Generally, it is easier to ride a longboard than a skateboard because longboards are longer. And being longer means they’re more stable. Besides, longboard wheels tend to be wider than skateboard wheels, which makes them even more stable.
Also, you can ride a longboard on pretty much any surface. You don’t always have to ride your longboard in an intimidating skatepark. But with a skateboard, the skatepark could be the only place where you could learn to ride your board because the wheels can be pretty small, like 54mm small.
4. Longboard Vs Skateboard, What’s the Difference?
Longboards are longer than skateboards. They measure between 35-60 inches in length while skateboards measure between 28-34 inches long. And because longboards are longer, wider, and more stable, they tend to be easier to ride; they’re more beginner-friendly.
Also, longboards have larger, softer wheels that roll fast and smoothly. These wheels are great for speed, but they may not be as stable as skateboard wheels since they’re taller.
Another difference is that it’s easier to turn, cruise, and carve on a longboard than on a skateboard. But it’s easier to perform tricks on a skateboard than on a longboard.
5. Is Longboarding a Good Workout?
Longboarding is a great whole-body workout that can help you burn tons of calories every time you practice. According to Harvard Medical School, every half-hour spent skateboarding/longboarding can help a 180-pound person burn up to 222 calories.
You also get to strengthen your heart muscles and build your core strength and stamina. Longboarding can also help improve your balancing skills while reinforcing your joints.
6. What’s Longboard Dancing?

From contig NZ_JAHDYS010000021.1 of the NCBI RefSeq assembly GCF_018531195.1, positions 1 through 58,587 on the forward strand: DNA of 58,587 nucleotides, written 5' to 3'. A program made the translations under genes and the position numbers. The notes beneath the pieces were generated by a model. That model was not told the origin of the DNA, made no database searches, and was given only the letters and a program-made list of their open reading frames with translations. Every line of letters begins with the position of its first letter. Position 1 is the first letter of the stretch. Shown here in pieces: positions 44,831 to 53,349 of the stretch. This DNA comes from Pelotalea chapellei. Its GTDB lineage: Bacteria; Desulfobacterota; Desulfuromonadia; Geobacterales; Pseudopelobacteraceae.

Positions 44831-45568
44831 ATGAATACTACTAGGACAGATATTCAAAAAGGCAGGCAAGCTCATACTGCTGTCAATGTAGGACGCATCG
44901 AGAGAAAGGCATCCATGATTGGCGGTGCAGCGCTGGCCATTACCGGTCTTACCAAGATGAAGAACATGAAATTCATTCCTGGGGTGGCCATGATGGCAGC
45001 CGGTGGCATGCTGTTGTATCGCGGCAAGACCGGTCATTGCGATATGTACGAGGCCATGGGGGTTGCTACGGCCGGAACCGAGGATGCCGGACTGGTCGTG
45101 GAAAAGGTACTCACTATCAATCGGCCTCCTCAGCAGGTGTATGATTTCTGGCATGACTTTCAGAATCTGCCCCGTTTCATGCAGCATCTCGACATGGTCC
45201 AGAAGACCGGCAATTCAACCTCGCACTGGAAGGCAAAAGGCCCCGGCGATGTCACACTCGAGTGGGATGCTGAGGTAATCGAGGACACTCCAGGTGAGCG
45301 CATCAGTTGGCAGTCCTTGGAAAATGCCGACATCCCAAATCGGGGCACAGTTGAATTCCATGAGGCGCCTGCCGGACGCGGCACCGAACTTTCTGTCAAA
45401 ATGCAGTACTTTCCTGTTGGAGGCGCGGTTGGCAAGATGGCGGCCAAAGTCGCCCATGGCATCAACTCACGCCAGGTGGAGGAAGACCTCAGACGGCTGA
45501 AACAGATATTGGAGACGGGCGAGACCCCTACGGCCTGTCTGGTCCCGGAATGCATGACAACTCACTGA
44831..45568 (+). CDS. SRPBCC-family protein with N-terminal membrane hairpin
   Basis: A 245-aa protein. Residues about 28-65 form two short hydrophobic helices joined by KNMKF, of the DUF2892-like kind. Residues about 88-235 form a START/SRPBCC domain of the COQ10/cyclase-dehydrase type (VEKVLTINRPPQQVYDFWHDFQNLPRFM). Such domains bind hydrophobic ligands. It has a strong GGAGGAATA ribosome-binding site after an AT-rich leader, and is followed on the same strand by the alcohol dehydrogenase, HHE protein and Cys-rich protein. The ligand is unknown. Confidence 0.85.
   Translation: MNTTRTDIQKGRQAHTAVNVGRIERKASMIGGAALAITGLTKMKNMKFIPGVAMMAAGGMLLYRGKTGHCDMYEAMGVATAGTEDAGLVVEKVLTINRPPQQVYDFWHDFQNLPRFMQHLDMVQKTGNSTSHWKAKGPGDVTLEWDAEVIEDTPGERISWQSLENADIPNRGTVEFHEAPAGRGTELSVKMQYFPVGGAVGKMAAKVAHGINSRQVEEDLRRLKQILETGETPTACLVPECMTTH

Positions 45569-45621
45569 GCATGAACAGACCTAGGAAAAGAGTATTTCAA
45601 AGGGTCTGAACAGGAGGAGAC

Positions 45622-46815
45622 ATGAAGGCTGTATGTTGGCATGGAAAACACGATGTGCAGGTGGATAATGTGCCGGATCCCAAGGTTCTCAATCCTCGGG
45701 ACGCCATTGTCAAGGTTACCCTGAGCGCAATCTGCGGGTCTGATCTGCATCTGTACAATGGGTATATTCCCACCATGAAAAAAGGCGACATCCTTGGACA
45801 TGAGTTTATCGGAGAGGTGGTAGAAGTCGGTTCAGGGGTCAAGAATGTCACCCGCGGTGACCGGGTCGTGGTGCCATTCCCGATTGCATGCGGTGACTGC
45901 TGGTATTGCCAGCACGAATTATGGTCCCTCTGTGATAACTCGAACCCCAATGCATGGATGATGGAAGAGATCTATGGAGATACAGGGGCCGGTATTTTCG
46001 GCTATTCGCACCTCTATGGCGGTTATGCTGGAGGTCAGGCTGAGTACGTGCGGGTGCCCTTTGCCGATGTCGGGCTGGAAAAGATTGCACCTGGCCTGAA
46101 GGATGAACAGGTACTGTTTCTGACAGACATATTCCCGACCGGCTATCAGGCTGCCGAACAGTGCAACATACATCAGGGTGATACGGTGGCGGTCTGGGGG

Longboard dancing is a discipline of longboarding just like downhill, freeriding, cruising, and freestyling. It’s similar to freestyle, but the moves are more artistic and involve cross-stepping, spinning, and walking on the board. Longboard dancing is often done on flat ground and involves less aggressive moves and stunts.
7. How Do You Stop on a Longboard?
There are a number of ways to stop on a longboard, and the best stopping technique for you depends on your skill level. For beginners, foot braking is the easiest stopping technique to start with.
In this method, you use your rear foot to gently apply pressure on the ground until you come to a smooth, stable stop. Other longboard-stopping methods include air braking, riding-it-out, sit braking, and carving. And everything else fails, bail to safety.
8. How Much Do Longboards Cost?
Premium-quality longboards cost anywhere between $200 and $300. But as a beginner, you may want to start with a fairly good but affordable longboard, one costing roughly between $100 and $150. Generally, the cheaper the longboard, the lesser quality it tends to be, and the shorter the lifespan. Be careful: dirt-cheap longboards can be dangerous.
Different Longboard Types: Wrapping Up
Longboards come in a variety of styles, shapes, and mount styles. Your riding style and skill level largely determine what kind of longboard would best suit your needs.
To learn how to pick the best longboard for the specific style you want to ride, read this detailed guide. In that resource, you’ll learn everything from what a good carving longboard looks like to how to choose a good DH board.